A working model of lipoprotein metabolism is illustrated in Figure 1, highlighting the potential distinct functions of ACAT1 and ACAT2 in cholesterol absorption, intestinal and hepatic CE synthesis and transport of lipoproteins (1–5). In this model, ACAT2 is proposed to play a central role in cholesterol absorption from the intestine. Dietary CE, hydrolyzed to FC at least in part by pancreatic lipase, is taken up by enterocytes. In the enterocyte, FC is re-esterified to CEs by ACAT2, and the resulting CEs are incorporated with triglycerides into chylomicrons, which are then secreted from the cell. In the plasma, the triglycerides on chylomicrons are hydrolyzed by lipoprotein lipase (LPL), and the resulting chylomicron remnants, containing CE derived from enterocytes, are transported to the liver and removed from plasma by the hepatic LDL receptor and the LDL receptor–related protein (LRP). Chylomicron-derived CEs are hydrolyzed to FC in lysosomes, re-esterified by hepatic ACAT2, packaged with triglycerides to form VLDLs, and secreted into the plasma. Triglycerides on VLDL are also hydrolyzed by LPL, and the lipoproteins are converted initially to IDLs and then to cholesterol-rich LDL. LDL may be removed from plasma in the liver and extrahepatic tissues by the LDL receptor or may undergo modification (e.g., oxidation) and be endocytosed by macrophages by means of the scavenger receptors CD36 and SR-A.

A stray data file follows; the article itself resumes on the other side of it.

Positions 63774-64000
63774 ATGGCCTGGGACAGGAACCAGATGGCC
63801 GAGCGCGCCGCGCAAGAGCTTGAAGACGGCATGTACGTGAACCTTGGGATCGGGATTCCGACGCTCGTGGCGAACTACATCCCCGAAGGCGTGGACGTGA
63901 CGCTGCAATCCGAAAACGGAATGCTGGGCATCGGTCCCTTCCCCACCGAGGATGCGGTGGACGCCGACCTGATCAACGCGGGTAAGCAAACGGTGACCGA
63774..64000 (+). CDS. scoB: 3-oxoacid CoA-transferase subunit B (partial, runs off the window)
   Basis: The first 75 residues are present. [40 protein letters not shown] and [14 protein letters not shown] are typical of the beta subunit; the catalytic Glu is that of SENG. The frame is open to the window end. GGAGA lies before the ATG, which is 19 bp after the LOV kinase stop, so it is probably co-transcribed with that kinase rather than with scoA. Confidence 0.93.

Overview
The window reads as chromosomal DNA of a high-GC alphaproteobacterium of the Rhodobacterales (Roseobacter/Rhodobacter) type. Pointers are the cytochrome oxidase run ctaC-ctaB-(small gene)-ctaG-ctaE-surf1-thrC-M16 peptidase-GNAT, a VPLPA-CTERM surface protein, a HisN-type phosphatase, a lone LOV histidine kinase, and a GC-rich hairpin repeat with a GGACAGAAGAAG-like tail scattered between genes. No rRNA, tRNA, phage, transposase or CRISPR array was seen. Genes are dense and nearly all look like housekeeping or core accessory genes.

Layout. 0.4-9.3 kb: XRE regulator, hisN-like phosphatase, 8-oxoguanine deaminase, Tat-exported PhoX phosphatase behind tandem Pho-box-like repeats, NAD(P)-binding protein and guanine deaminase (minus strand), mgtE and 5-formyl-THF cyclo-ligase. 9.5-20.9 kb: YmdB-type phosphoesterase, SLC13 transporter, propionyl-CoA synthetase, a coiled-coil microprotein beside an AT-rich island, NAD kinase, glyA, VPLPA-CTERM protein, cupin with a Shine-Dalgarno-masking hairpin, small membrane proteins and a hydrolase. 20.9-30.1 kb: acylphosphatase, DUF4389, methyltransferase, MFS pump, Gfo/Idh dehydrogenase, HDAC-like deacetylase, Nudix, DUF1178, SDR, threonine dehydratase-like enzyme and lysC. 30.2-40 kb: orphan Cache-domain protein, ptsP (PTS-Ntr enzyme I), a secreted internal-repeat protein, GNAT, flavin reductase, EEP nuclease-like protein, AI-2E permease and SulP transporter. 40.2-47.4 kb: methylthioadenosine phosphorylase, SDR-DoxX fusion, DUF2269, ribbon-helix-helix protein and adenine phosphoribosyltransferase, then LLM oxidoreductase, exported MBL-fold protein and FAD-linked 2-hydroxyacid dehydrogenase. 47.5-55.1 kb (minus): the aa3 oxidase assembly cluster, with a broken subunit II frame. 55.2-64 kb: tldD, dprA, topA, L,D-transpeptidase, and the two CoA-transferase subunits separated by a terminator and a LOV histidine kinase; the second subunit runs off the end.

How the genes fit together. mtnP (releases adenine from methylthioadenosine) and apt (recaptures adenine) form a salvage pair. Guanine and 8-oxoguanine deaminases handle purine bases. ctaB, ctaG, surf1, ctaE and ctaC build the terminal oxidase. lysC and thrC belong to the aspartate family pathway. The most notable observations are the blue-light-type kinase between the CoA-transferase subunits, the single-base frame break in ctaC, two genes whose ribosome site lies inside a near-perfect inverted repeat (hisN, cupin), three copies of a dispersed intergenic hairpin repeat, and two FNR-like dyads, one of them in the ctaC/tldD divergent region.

Schematic conceptual overview of cholesterol metabolism. Dietary CEs are converted to FC followed by absorption into the intestinal mucosal cell. In the enterocyte, FC is proposed to be esterified by CE by ACAT2, whereupon CE and triglycerides (TGs) are incorporated into chylomicrons. These particles are secreted initially into the lymph and then transferred to the plasma. The microsomal transfer protein (MTP) facilitates the transfer of lipids into lipoproteins. After secretion, the triglycerides on chylomicrons are hydrolyzed by LPL, and the lipid depleted CE-rich chylomicron remnant is taken up by the hepatic LDLR and the LRP. The CE on the chylomicron remnant is hydrolyzed by cholesteryl ester hydrolase (CEH) to FC in lysosomes. FC and CE can be readily interconverted by a reesterification-hydrolysis cycle: FC can be re-esterified to CE by ACAT2, and CE can be hydrolyzed to FC by a neutral cholesteryl ester hydrolase (NCEH). In the liver, CE and TG are incorporated into VLDLs and secreted into the plasma. VLDLs are initially converted to IDLs and then LDLs by LPL and hepatic lipase (HL). A portion of CE in IDL and LDL may be returned to the liver after interaction with the LDLR. LDL is modified (e.g., by oxidation), and the modified LDL is taken up by scavenger receptors, CD36 and SRA, in the macrophage. There, CE are hydrolyzed to FC in the lysosome and the FC may be converted to CE by ACAT1 and hydrolyzed by NCEH. Intracellular accumulation of CE converts a macrophage into a foam cell, the characteristic cell in atherosclerosis. Excess FC may be removed from the macrophage by apoA-I mediated FC efflux utilizing the ABC1 transporter. In plasma FC on nascent HDL is converted to CE by lecithin cholesterol acyltransferase (LCAT) and the CE may be returned to the liver by selective uptake of the CE by the hepatic SR-B1 receptor.